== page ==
Circus Caper (NES)
Circus Caper is an action adventure game developed by Advance Communication Company and published by Toho. In this game, you play as a young boy named Tim with his sister Judy. You win a ticket into the circus, but only one of you can get in since you get the last ticket. You let your sister go in. Later, when Tim comes to pick his sister up, he notices it is quiet in the big top tent. The main antagonist of the game, Mr. Magic appears and tells you he's taken your sister and you have no chance of rescuing her. It is up to Tim to defeat Mr. Magic and his cronies and rescue his sister.
Circus Caper is actually an Americanized version of a Famicom game called Moeru! Oniisan which is a different game based on the Japanese anime The Burning Wild Man, but still contains the same levels, bosses, and bonus games as the US version, just in different order. Though, the Japanese version is tougher, too because the AI is programmed to be harder. While Circus Caper offers no save feature, it does offer infinite continues, but there are no checkpoints, which means if you die, you must restart the level from the beginning. There are six levels which can be completed within 5-10 minutes, but a couple levels are mazes where you must take the right path in order to advance.
This page needs more screenshots.
The game has nice carnival-esque music to it. It even features a couple jazzy anthems. Some of the songs from the Japanese version were ported to the USA version. The music is tuned at 449.2 Hz which is pretty off-key for an NES game. Usually, NES games were tuned at 440.4 Hz or 442.1 Hz. We have listed Michiharu Hasuya as the composer for Circus Caper due to a musical comparison. For example, the Cutscene Theme 2 song uses a very identical part from the title music from Dr. Jekyll and Mr. Hyde (NES). According to Michiharu, music had to be entered in hexadecimal. He was also responsible for programming the game's sound driver.
The Japanese soundtrack also has a nice fitting soundtrack. The first level has sort of a funk theme to it, plus some nice rockesque anthems for the other levels. A few of them are under minute long so they tend to be annoying from playing the same level over and over again, but they are catchy nonetheless.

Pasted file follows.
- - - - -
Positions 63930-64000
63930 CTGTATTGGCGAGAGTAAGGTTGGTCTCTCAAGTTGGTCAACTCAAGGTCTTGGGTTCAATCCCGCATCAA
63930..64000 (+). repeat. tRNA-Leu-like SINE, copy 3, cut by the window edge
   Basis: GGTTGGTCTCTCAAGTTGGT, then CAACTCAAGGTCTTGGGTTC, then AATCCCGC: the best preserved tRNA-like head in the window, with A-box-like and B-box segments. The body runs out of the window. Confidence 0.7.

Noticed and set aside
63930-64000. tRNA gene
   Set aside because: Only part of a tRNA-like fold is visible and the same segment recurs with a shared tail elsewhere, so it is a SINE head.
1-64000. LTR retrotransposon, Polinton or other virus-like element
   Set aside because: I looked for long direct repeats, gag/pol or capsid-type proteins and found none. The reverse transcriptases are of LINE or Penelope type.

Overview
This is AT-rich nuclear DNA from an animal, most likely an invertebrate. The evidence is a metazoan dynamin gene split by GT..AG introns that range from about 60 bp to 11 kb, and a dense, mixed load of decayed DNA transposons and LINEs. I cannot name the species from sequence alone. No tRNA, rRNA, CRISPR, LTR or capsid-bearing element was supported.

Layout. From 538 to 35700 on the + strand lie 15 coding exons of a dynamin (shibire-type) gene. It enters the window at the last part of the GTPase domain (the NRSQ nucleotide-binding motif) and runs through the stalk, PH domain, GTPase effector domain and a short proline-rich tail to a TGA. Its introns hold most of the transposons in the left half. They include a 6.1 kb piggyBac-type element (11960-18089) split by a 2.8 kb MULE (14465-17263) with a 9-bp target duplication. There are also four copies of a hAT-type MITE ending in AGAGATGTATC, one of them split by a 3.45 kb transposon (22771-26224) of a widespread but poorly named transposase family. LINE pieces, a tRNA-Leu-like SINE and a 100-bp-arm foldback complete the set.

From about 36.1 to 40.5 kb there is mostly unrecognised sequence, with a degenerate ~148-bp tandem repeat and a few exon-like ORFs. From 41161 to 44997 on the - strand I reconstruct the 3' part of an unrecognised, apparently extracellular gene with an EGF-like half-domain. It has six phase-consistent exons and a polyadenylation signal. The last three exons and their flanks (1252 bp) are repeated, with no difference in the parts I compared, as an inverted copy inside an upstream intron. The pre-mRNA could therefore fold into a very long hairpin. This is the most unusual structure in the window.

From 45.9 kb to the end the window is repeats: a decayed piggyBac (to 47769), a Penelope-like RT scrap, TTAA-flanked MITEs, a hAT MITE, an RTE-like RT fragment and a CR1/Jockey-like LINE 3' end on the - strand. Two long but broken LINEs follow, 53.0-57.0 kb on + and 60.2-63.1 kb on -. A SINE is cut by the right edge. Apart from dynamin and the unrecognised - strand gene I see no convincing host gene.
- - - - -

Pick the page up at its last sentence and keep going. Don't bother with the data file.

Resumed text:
The US soundtrack starts with a '1' and the Japanese soundtrack starts with a '2'.
|201||Cutscene Theme||Osamu Kasai, Masaaki Harada||Michiharu Hasuya||1:36||Download|
|202||Title Screen||Osamu Kasai, Masaaki Harada||Michiharu Hasuya||2:38||Download|
|203||Stage 1||Osamu Kasai, Masaaki Harada||Michiharu Hasuya||1:53||Download|
|204||Stage 2||Osamu Kasai, Masaaki Harada||Michiharu Hasuya||0:48||Download|
|205||Stage 3||Osamu Kasai, Masaaki Harada||Michiharu Hasuya||1:53||Download|
|206||Stage 4||Osamu Kasai, Masaaki Harada||Michiharu Hasuya||1:26||Download|
|207||Stage 5||Osamu Kasai, Masaaki Harada||Michiharu Hasuya||1:17||Download|
|208||Stage 6||Osamu Kasai, Masaaki Harada||Michiharu Hasuya||0:52||Download|
- Ripper: kingshriek, Gil-Galad
- Recorder: Doommaster1994
- Game Credits (USA):
- Game Credits (Japan):
In Circus Caper, you are treated to an ending sequence but no staff credits. However, when you beat Moeru! Oniisan, you are not only treated to a longer ending, but credits as well which are in Japanese. The Japanese version not only credits the two main composers at ACC Osamu Kasai and Masaaki Harada, but it also credits Sound Routine No. 4, the name of the sound software used at Advance Communication Company. It is unknown why the developers left the credits out of the USA release, but seeing as ACC usually didn't put credits in their games, we should be lucky that they put them in the Japanese version.
We had Michiharu listen to the music for Circus Caper, but he says he doesn't remember if he worked on it. We have compared the music with his other works on the NES which also have a similar musical style, different than Osamu and Masaaki's.
Ripping NES music is beyond the scope of this Wiki.